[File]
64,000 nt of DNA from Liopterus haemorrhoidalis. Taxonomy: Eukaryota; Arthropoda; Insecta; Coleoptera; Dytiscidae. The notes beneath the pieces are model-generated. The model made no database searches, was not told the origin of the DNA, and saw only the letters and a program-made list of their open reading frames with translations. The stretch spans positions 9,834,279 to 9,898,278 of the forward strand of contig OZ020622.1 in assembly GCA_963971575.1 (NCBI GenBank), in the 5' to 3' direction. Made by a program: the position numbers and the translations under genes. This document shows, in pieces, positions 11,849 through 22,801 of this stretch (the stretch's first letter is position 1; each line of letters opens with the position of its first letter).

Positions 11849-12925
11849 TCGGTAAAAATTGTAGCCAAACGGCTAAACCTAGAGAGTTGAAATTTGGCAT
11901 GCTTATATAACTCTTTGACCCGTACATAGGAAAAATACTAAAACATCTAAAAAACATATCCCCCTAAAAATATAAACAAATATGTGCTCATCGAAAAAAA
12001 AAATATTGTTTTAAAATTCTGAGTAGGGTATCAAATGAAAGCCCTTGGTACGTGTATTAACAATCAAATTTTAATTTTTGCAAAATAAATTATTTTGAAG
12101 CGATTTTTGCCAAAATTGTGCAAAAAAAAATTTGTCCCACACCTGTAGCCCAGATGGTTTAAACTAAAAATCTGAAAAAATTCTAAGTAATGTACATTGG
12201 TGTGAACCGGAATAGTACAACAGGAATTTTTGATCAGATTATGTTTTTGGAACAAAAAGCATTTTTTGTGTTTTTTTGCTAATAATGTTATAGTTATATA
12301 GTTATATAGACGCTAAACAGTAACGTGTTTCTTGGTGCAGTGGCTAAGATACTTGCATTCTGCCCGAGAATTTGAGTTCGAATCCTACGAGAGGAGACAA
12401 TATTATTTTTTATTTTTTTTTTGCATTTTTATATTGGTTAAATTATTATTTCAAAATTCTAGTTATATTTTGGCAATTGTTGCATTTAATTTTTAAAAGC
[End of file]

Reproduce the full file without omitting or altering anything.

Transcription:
64,000 nt of DNA from Liopterus haemorrhoidalis. Taxonomy: Eukaryota; Arthropoda; Insecta; Coleoptera; Dytiscidae. The notes beneath the pieces are model-generated. The model made no database searches, was not told the origin of the DNA, and saw only the letters and a program-made list of their open reading frames with translations. The stretch spans positions 9,834,279 to 9,898,278 of the forward strand of contig OZ020622.1 in assembly GCA_963971575.1 (NCBI GenBank), in the 5' to 3' direction. Made by a program: the position numbers and the translations under genes. This document shows, in pieces, positions 11,849 through 22,801 of this stretch (the stretch's first letter is position 1; each line of letters opens with the position of its first letter).

Positions 11849-12925
11849 TCGGTAAAAATTGTAGCCAAACGGCTAAACCTAGAGAGTTGAAATTTGGCAT
11901 GCTTATATAACTCTTTGACCCGTACATAGGAAAAATACTAAAACATCTAAAAAACATATCCCCCTAAAAATATAAACAAATATGTGCTCATCGAAAAAAA
12001 AAATATTGTTTTAAAATTCTGAGTAGGGTATCAAATGAAAGCCCTTGGTACGTGTATTAACAATCAAATTTTAATTTTTGCAAAATAAATTATTTTGAAG
12101 CGATTTTTGCCAAAATTGTGCAAAAAAAAATTTGTCCCACACCTGTAGCCCAGATGGTTTAAACTAAAAATCTGAAAAAATTCTAAGTAATGTACATTGG
12201 TGTGAACCGGAATAGTACAACAGGAATTTTTGATCAGATTATGTTTTTGGAACAAAAAGCATTTTTTGTGTTTTTTTGCTAATAATGTTATAGTTATATA
12301 GTTATATAGACGCTAAACAGTAACGTGTTTCTTGGTGCAGTGGCTAAGATACTTGCATTCTGCCCGAGAATTTGAGTTCGAATCCTACGAGAGGAGACAA
12401 TATTATTTTTTATTTTTTTTTTGCATTTTTATATTGGTTAAATTATTATTTCAAAATTCTAGTTATATTTTGGCAATTGTTGCATTTAATTTTTAAAAGC